I don’t really have any specific reasons for placing Mizzou here, so you can call this a hunch. Or a gut feeling or whatever. Also, I’ve significantly underestimated the two-time defending SEC East champion Tigers each of the past two years, and I won’t be accused of doing that again. Well, plus, I think Maty Mauk is going to take huge leap toward elite status, so there’s that as well. And, yep, that could come back and bite me on the hindquarters. Then again, when you’re the resident Nostradumbass, the ol’ butt cheeks tend to get numb.
Teams inside the final Top 25 that could struggle
This one falls under the Mizzou hunch category, but in the opposite direction. Coming off the program’s first 10-win season in a decade and a half and armed with a Pac-12 South title, things should be looking up for the Wildcats. And they are, although I think a little slip is in order. While the schedule is reasonably favorable, just two teams in the Pac-12 return fewer starters than Arizona’s 12. Just five of those returning starters are on a defense that played a significant role in the double-digit wins.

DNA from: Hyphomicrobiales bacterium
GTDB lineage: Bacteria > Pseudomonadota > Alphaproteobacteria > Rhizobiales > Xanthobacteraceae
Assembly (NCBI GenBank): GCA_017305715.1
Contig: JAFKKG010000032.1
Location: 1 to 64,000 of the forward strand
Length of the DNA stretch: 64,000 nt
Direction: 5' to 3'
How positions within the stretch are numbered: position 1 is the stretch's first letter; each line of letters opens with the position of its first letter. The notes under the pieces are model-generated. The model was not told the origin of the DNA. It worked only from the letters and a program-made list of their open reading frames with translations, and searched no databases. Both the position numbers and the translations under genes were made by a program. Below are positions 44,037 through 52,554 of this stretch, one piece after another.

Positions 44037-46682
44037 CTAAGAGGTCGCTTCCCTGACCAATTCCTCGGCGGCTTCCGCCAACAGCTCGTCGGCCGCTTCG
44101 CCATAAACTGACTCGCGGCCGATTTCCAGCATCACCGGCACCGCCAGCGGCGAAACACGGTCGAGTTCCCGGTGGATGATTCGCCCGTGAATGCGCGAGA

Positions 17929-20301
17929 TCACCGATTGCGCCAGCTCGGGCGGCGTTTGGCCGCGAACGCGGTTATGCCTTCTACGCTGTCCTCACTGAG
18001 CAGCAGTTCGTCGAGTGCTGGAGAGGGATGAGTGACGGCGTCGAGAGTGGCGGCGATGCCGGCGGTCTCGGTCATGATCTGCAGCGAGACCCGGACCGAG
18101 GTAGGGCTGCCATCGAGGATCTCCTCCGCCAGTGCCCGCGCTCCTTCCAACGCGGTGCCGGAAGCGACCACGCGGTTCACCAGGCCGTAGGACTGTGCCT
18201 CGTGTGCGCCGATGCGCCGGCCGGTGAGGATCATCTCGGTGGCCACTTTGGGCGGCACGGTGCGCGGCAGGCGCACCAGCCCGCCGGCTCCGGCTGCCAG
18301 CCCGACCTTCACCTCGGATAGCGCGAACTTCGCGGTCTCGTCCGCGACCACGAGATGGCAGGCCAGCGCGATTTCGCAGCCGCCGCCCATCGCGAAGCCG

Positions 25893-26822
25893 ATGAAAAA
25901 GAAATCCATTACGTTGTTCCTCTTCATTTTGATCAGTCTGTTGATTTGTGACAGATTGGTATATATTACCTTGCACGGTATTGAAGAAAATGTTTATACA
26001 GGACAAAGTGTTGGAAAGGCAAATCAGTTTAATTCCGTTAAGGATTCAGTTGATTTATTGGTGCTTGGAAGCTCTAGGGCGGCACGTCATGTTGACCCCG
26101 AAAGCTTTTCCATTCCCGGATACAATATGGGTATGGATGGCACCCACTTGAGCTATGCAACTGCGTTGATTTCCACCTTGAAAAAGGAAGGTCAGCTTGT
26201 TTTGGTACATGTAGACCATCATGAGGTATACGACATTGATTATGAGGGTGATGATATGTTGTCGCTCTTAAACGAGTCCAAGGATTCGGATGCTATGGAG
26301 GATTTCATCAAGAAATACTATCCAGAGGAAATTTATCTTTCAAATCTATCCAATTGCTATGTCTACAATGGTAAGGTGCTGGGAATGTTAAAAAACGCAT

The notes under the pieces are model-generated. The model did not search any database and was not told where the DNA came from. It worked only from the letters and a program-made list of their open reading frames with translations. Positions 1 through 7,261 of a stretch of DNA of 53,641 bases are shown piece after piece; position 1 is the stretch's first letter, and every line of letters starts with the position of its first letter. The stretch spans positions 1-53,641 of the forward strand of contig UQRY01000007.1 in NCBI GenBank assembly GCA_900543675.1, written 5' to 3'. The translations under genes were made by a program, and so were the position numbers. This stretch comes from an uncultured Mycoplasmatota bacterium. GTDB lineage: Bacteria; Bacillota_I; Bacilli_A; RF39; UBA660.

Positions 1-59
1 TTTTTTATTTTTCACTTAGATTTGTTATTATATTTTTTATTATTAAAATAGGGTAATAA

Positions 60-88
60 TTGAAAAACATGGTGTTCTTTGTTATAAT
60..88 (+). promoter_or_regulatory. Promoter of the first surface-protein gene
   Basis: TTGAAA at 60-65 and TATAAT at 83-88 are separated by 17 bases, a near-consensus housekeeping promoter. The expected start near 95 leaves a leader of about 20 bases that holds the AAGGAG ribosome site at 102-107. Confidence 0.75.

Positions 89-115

2. Georgia Tech
Tech came out of nowhere to win the ACC Coastal and post its first 10-win season since 2009. History is not on their side, though, as the football program has posted back-to-back 10-win seasons just once in their history, way back in 1951 (11-0-1) and 1952 (12-0). The schedule’s not exactly favorable, either, as Tech must face Florida State and Georgia at home as well as playing on the road against Clemson, Duke, Miami and Notre Dame.
The Utes’ descent has already seemingly begun. After beginning the 2014 season 6-1, Utah stumbled to a 3-3 mark to close out the year, including a pair of losses by 24-plus points. The Utes return 13 starters, ahead of only Arizona (12) and Oregon State and Washington (11 each) in the Pac-12. They also have road games against Oregon, USC, Washington and Arizona.
COACHING HOT SEAT
1. Al Golden, Miami